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85 mph

Posted: September 13, 2012 7:50 a.m.
Updated: September 12, 2012 5:00 a.m.

Don’t be surprised if some member of the S.C. General Assembly reads of the new 85-mile-an-hour speed limit in Texas and decides that would be a good idea for the Palmetto State. We hope that won’t happen, but we’ll never be flabbergasted at any proposal that includes a higher driving speed, which to some lawmakers equates with motherhood and apple pie.

The Lone Star State just instituted the new limit for a section of road under construction there. Prior to that decision, Texas already allowed 80 miles an hour on a couple sections of highway, the highest speed limits in the country save for a few places in Utah. With the new, higher limit, Texans will be zooming along at velocities that are difficult in almost any conditions.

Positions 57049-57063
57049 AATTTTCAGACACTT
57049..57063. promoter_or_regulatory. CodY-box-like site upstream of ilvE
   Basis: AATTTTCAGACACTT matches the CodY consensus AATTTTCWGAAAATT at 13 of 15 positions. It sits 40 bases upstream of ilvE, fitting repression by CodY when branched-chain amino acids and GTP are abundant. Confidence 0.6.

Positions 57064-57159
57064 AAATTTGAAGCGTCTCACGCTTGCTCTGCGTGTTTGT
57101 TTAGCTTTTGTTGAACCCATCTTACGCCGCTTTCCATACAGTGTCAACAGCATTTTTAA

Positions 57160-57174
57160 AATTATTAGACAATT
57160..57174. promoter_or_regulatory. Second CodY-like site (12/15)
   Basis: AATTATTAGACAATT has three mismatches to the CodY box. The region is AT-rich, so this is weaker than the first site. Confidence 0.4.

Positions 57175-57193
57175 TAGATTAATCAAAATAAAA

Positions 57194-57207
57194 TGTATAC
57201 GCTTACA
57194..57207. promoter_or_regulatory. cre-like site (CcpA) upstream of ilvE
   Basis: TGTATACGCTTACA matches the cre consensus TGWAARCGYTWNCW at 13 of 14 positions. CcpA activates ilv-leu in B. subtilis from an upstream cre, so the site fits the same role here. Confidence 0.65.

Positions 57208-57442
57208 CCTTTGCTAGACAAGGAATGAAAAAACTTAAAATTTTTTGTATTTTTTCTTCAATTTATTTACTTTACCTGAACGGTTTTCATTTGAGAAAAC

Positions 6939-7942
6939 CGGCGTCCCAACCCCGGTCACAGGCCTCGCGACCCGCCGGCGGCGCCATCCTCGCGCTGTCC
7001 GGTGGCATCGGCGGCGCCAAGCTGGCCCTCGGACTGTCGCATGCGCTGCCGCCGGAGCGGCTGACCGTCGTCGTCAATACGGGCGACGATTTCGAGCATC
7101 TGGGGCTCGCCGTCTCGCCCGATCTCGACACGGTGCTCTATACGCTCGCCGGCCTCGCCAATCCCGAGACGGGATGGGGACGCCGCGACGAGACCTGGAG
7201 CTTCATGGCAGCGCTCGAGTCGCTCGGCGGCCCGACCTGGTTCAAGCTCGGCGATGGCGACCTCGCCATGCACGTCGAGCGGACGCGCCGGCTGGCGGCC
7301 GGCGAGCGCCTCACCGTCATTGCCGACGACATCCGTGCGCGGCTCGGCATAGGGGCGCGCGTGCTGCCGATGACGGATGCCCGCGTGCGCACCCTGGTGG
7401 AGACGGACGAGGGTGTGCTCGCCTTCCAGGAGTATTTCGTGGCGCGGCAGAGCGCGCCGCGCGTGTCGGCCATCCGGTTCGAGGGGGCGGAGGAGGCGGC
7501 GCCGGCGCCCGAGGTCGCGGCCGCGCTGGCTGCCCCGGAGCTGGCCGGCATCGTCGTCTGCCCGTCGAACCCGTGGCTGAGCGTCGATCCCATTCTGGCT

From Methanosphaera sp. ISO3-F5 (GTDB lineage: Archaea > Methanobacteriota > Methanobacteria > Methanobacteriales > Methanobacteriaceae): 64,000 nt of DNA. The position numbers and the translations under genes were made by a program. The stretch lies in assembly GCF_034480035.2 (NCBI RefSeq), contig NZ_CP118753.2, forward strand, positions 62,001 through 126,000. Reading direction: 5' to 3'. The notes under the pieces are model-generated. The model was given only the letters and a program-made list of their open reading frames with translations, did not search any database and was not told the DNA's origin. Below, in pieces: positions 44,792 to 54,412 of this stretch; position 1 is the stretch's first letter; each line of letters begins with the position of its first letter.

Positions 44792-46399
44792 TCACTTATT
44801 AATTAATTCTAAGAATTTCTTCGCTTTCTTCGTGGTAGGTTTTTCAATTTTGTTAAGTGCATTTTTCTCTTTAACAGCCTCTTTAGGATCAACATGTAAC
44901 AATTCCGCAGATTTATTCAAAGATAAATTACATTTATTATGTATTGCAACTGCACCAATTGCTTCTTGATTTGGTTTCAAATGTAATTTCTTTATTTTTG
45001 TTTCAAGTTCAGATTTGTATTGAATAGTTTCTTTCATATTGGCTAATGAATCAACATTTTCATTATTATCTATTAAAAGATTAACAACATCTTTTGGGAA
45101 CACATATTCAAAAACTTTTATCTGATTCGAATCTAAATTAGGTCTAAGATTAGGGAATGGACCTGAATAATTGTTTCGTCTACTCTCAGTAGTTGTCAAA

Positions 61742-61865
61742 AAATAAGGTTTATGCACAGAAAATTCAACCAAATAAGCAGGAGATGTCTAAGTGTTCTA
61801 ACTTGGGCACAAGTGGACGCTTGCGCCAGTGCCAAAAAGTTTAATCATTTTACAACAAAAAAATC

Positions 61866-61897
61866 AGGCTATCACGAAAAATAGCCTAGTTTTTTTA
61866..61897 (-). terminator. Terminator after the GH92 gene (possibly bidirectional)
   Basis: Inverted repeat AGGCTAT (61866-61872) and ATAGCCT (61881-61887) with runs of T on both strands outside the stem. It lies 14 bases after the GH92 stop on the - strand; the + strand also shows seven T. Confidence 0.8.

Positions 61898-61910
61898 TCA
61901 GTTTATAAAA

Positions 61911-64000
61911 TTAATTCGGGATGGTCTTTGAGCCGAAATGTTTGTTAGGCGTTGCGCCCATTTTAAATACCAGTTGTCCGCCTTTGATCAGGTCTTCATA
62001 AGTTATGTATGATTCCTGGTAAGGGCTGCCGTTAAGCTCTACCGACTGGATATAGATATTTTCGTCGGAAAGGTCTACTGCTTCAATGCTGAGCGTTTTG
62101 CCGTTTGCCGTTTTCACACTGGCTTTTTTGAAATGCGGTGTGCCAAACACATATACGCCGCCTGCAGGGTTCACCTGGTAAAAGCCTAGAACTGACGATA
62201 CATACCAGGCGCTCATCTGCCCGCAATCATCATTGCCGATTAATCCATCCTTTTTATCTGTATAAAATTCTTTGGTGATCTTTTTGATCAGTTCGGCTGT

There’s something about speed that captures the attention of officials, whether appointed or elected. Back in the 1970s, federal officials mandated a national 55-mile-an-hour speed limit on interstate highways, a snail-like pace that was roundly ignored. That foolish move was made ostensibly to wring better fuel mileage from vehicles and to lessen the dependence on foreign oil. We all know how well that worked.

South Carolina has a reasonable 70-mile-an-hour limit on most interstates and controlled-access highways. What that means, of course, is that many people actually drove closer to 80 miles an hour, as troopers allow a “grace limit” before they pull people over for violations. In Texas, that will mean drivers will be exceeding 90 in many instances. It’s hard to imagine anyone deeming that safe.

If anyone in South Carolina proposes upping the state’s limit, we hope that suggestion will meet a quick death.

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